Building Data-Driven Web Apps with Pyramid and SQLAlchemy Transcripts
Chapter: Deployment
Lecture: Creating our Linux server

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0:00 Here we are in DigitalOcean. Obviously, have an account and am already logged in. So what we're going to do is we're going to create
0:07 what's called a droplet, virtual machine. There's lots of options. We can just pick our various distribution. We can actually go and say well
0:15 I could like a discourse server running on you know, whatever but we're just going to start a Vanilla Linux Ubuntu server.
0:24 If you get the choice to pick something new you might as well. The .04, the long term releases so this is long term, this is long term.
0:32 Might as well pick the newest long term one. You'll get the newest version of Python that way. We can pick our droplet size. Check this out.
0:38 We can get a gig memory terabyte of transfer plenty of RAM for $5 a month. This server will be able to literally handle millions
0:48 of HTTP data-driven requests, no problem, no problem. Think it's going to be more busy than that? Go crazy and spend 10 bucks
0:57 but we'll just create this simple, cheap one here. You can always change the sizes after you create 'em. We don't need available block storage
1:04 but if you want kind of a drive independent of your actual server, you can set that up there. I'm going to pick just something close to me.
1:11 Normally, I would run it in New York somewhere on the east coast. Given my customer base, a lot of people from the US
1:19 lot of people from Europe and east coast is pretty much as good as it gets, so, anyway. I'm in Oregon, so we're going to pick San Francisco.
1:27 That's close as it gets. Include monitoring. If you don't have an SSH key, go and create it here and put it there, but I've got some already.
1:36 I checked 'em all 'cause I couldn't remember which one I have on this user profile and then it just says give it a name
1:41 so this is going to be the PyPI server. How 'about that? And then all we do is click create. You can see it's creating it.
1:59 Alright, our droplet has been created. We have an Ubuntu 18 server running in San Francisco. It's IP address is that.
2:07 There's lots of nice little copy these things here. So it looks like it's about ready for us to go interact with it.
2:13 We're effectively done with DigitalOcean. Now, let's do one thing really quick here. What we're going to do is I'm going to go
2:23 over here and edit our server and we're just going to put as the name. So I copied that IP address and I put it here
2:36 and this will let us go over here and like ping that URL. As far as our system is concerned that thing is alive, and 30 millisecond ping time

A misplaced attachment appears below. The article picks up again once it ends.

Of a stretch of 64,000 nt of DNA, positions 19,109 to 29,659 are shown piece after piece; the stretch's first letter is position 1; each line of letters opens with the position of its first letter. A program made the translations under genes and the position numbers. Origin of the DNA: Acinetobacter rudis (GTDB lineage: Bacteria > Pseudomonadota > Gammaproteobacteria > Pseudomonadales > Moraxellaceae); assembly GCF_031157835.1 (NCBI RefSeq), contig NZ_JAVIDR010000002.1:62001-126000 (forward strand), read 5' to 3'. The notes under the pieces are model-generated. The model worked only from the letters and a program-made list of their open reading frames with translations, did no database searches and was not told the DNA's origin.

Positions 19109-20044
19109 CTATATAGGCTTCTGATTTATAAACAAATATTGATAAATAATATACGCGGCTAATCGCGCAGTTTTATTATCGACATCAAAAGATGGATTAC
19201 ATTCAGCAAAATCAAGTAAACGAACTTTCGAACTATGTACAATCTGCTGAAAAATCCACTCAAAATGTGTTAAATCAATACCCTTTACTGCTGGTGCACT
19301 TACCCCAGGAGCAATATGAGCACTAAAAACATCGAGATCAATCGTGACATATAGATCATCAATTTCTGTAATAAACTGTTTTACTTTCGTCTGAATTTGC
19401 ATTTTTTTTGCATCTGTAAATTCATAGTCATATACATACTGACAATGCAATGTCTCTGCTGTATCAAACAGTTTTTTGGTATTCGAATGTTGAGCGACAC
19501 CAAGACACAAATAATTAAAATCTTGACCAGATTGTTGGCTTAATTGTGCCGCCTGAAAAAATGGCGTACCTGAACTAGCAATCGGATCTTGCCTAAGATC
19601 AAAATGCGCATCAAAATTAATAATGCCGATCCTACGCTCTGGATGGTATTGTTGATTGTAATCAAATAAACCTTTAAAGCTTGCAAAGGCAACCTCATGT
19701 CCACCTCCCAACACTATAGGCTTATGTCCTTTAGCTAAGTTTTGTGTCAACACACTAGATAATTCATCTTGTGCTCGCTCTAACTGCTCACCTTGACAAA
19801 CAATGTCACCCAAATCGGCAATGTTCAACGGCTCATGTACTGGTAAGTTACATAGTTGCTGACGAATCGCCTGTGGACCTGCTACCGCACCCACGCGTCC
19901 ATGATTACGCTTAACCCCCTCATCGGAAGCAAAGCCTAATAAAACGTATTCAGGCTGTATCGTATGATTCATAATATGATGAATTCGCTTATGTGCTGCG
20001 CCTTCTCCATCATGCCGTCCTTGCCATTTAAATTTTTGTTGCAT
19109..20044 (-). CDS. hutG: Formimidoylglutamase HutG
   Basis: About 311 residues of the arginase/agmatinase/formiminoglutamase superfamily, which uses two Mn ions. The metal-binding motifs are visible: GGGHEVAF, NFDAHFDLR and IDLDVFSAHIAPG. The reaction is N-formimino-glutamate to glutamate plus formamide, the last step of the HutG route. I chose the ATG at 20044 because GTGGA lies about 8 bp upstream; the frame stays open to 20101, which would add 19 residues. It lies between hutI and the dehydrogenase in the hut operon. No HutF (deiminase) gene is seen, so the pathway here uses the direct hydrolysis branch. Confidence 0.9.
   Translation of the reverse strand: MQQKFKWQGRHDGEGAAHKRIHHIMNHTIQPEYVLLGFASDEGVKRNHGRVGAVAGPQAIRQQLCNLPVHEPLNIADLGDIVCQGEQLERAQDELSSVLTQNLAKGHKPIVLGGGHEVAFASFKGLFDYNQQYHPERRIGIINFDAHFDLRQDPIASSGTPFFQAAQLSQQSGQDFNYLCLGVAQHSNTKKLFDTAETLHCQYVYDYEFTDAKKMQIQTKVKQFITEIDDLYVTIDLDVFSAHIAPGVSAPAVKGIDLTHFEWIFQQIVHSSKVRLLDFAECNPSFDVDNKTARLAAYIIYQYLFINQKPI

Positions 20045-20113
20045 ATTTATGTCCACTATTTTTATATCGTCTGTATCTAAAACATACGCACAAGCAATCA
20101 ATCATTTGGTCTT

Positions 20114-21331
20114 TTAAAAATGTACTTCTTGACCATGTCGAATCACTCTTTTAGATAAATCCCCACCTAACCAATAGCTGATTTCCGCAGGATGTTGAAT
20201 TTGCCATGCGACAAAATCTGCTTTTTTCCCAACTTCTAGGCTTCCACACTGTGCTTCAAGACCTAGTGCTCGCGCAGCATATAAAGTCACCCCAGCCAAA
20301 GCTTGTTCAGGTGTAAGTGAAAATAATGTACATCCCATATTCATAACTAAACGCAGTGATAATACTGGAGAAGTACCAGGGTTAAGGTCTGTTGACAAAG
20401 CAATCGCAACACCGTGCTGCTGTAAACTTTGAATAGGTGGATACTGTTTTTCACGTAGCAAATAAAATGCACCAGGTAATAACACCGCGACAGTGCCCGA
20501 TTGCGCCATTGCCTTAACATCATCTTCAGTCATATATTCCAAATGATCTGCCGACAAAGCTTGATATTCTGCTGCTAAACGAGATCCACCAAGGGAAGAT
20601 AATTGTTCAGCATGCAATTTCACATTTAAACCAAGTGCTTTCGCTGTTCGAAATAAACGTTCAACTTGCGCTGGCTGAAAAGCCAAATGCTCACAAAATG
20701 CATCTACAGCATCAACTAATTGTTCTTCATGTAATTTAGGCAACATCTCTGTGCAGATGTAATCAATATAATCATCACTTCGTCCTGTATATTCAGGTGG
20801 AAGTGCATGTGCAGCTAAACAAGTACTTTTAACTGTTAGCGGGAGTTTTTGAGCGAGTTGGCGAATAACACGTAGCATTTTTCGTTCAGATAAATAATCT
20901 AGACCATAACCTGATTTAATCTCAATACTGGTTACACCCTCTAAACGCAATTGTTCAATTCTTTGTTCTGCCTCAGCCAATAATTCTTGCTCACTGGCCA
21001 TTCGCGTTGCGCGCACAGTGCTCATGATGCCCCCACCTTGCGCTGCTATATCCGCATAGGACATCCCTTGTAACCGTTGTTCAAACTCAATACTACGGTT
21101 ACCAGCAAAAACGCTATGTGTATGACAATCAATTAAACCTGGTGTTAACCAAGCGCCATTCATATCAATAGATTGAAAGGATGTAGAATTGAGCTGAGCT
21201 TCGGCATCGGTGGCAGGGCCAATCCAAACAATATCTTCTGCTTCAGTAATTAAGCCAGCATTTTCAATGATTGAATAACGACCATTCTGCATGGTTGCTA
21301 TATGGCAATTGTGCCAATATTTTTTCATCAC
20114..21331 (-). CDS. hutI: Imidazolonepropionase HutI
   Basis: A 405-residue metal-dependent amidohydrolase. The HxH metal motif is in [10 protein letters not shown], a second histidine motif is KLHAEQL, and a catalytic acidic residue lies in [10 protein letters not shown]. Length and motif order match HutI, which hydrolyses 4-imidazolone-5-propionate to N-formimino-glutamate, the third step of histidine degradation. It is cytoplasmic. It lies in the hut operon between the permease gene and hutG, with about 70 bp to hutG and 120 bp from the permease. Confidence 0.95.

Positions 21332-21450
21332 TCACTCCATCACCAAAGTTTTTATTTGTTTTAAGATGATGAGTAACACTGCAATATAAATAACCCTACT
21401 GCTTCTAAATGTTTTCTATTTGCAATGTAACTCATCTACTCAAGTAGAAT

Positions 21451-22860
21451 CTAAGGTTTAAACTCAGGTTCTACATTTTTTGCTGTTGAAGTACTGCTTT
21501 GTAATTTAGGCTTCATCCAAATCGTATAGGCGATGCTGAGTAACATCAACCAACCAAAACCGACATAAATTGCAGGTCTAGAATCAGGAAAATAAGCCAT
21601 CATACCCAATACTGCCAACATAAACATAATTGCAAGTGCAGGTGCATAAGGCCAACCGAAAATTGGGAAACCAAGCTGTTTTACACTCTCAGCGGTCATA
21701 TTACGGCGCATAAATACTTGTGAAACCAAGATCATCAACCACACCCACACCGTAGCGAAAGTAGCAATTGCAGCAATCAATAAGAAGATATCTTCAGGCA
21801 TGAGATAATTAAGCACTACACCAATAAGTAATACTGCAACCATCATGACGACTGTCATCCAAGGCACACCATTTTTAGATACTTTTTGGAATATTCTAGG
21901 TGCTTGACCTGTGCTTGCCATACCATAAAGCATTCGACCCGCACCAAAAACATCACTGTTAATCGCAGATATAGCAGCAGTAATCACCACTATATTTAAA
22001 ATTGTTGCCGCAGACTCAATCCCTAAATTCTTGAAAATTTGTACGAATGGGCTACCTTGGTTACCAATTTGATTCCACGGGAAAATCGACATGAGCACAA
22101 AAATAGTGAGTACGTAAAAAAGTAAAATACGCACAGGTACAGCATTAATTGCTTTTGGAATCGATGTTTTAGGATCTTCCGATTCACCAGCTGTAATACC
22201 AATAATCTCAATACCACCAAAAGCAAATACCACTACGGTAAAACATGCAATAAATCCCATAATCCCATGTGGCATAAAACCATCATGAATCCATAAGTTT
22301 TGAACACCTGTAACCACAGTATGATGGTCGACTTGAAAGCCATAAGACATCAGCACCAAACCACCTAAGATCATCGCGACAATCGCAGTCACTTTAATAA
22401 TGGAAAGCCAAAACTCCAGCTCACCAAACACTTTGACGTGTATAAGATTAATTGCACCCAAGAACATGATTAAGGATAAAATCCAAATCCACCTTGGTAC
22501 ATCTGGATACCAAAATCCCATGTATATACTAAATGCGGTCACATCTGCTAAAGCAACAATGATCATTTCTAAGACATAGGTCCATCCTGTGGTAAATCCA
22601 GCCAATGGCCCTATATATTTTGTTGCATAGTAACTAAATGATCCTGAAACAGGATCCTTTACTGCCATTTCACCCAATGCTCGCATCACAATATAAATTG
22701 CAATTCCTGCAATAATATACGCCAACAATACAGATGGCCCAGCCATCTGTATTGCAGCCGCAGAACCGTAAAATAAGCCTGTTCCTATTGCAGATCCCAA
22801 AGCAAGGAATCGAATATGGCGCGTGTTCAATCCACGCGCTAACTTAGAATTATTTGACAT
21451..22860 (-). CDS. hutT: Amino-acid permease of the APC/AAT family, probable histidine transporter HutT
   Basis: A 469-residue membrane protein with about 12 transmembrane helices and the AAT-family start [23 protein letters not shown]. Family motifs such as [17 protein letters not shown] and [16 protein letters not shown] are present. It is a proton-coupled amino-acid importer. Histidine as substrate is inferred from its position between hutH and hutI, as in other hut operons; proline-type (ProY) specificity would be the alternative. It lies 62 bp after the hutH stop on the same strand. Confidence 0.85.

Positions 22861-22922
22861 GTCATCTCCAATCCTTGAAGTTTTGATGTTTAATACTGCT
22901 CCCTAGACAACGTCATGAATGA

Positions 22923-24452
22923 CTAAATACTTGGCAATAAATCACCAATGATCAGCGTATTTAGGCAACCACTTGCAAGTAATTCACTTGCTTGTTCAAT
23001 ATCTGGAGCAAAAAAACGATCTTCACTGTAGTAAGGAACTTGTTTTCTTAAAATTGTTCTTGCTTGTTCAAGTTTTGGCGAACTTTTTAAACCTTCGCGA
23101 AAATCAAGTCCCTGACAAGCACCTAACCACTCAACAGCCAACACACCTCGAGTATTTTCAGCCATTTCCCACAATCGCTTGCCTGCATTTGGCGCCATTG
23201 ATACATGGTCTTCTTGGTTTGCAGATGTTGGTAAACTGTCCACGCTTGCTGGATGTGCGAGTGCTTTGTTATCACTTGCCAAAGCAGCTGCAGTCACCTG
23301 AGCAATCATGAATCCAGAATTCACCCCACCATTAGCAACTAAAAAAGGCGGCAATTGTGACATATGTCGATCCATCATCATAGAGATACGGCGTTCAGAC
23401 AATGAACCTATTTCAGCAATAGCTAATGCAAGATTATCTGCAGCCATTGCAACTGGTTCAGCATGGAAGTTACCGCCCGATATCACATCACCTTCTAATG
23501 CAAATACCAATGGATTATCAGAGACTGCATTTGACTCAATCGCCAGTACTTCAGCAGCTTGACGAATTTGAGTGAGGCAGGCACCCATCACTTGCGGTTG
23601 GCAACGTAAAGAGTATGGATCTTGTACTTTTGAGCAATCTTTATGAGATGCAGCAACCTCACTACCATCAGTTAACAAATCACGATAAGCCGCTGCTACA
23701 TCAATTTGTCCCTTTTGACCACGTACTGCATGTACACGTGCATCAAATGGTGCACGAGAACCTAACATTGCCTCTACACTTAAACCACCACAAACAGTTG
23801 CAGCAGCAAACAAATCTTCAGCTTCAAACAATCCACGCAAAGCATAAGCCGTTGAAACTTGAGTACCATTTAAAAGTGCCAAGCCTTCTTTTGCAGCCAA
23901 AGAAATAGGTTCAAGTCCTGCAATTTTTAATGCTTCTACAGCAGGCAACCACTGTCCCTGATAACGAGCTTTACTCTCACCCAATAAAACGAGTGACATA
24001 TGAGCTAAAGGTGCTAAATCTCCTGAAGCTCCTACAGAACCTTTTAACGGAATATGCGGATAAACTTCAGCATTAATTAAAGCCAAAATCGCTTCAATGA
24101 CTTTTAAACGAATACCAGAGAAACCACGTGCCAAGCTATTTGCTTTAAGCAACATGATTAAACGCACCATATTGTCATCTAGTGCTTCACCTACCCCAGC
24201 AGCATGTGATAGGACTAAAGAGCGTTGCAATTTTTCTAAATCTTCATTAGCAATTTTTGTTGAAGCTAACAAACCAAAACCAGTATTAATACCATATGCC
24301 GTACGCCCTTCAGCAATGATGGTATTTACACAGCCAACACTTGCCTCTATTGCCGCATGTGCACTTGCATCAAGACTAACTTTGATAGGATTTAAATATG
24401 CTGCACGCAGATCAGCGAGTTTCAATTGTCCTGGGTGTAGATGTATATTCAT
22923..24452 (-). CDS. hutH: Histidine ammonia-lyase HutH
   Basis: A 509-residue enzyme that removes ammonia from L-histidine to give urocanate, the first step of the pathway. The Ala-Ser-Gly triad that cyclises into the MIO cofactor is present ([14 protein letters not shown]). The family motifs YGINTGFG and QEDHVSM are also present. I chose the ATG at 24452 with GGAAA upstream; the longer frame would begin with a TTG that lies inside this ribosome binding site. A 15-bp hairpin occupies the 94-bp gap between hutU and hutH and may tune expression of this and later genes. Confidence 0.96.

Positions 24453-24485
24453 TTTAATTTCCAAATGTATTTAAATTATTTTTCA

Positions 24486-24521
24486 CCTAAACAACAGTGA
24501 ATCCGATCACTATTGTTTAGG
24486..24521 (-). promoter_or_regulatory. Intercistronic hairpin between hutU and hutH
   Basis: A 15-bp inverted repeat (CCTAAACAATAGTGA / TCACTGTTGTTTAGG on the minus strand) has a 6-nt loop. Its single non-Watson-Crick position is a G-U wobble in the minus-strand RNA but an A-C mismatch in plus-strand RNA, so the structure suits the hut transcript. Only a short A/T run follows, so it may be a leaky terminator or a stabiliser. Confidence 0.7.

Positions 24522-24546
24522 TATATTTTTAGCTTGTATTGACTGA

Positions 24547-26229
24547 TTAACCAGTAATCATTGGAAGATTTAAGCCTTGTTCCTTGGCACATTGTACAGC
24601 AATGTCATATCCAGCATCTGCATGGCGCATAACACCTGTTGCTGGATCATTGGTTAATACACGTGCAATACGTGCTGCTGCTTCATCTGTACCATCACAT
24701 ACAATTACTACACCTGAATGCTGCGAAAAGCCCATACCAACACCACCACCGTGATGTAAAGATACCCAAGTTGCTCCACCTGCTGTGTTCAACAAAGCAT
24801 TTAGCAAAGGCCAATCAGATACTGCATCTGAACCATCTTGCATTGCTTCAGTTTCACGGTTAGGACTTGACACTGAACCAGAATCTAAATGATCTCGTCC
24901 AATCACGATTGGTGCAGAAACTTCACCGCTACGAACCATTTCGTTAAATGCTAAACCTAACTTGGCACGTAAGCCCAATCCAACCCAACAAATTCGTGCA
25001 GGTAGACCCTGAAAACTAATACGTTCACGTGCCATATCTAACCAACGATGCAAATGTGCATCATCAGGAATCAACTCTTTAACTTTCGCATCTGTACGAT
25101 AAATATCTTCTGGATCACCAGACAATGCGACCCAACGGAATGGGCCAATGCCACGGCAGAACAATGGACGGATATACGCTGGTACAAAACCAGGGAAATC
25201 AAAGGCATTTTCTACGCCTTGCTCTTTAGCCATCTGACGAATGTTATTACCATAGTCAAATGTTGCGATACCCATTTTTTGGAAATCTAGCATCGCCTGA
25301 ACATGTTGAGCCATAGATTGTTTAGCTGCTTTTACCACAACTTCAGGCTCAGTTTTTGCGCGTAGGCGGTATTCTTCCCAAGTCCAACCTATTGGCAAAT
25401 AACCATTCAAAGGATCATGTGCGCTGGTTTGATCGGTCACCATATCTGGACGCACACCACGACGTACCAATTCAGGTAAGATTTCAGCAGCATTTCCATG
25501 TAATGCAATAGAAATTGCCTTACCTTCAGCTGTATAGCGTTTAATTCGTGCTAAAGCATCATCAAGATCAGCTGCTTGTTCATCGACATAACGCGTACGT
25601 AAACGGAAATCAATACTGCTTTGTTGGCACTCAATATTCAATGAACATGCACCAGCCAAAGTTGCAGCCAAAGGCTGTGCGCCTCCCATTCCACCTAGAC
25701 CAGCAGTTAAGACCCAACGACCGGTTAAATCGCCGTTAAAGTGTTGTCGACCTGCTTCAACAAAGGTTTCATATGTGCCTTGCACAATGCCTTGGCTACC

2:45 that's pretty solid, especially since my network is actually quite busy right now. How do we get to it? Well, we don't need that for a minute.
2:54 We're going to SSH there and this is super easy on Mac and Linux. On Windows, you might have to install something like PuTTY.
3:00 Just google SSH server Windows. I want to SSH to Now, that only works because I put that in the host file.
3:11 If you don't edit that, and also in Windows that host file's in a different location. The host file is c:\windows\system32\drivers\etc\hosts
3:23 It's been a long since I've edited that but I think that's where it is. Alright, let's go. The very first time you connect
3:31 its going to say we've not see this before. You sure you want to go here? Yes. Now it's going to log in and say this thing is up and going
3:40 but you know, it's a shade bit out of date so the very first thing we've got to do as soon as we turn this on is apt update
3:47 to get all the latest possible changes and then upgrade it right away. apt upgrade. We'll let it do that.
3:57 You don't want to have a server running on the internet that potentially has like security holes or other issues hanging around
4:03 so let's upgrade it, update it straight away. Ooh, that was a lot of updating. Took a couple minutes, but I sped up time there.
4:16 That's an awesome power I have, isn't it? Okay, so this thing is all updated but if you exit and came back, you would see it says
4:22 a reboot is required, a restart is required. So let's do that before we do anything further. Now, I think that actually upgraded
4:30 from kernel 22 to 25 which means that's probably going to take a moment to do when we restart here, and normally
4:38 get back in in a few seconds, five, six, 10 seconds. Probably, we're not there yet. Ooh, speedy. That was very fast. Okay, no, not 25. 23.
4:48 But it did upgrade it and it looks like there's now zero updates. We have a fully patched Linux server. Ubuntu 18.04 ready to do our bidding.
4:58 Now we're going to start setting it up to be our server. Going to install Nginx. We're going to install uWSGI and configure Python
5:05 all the things that we need to do.

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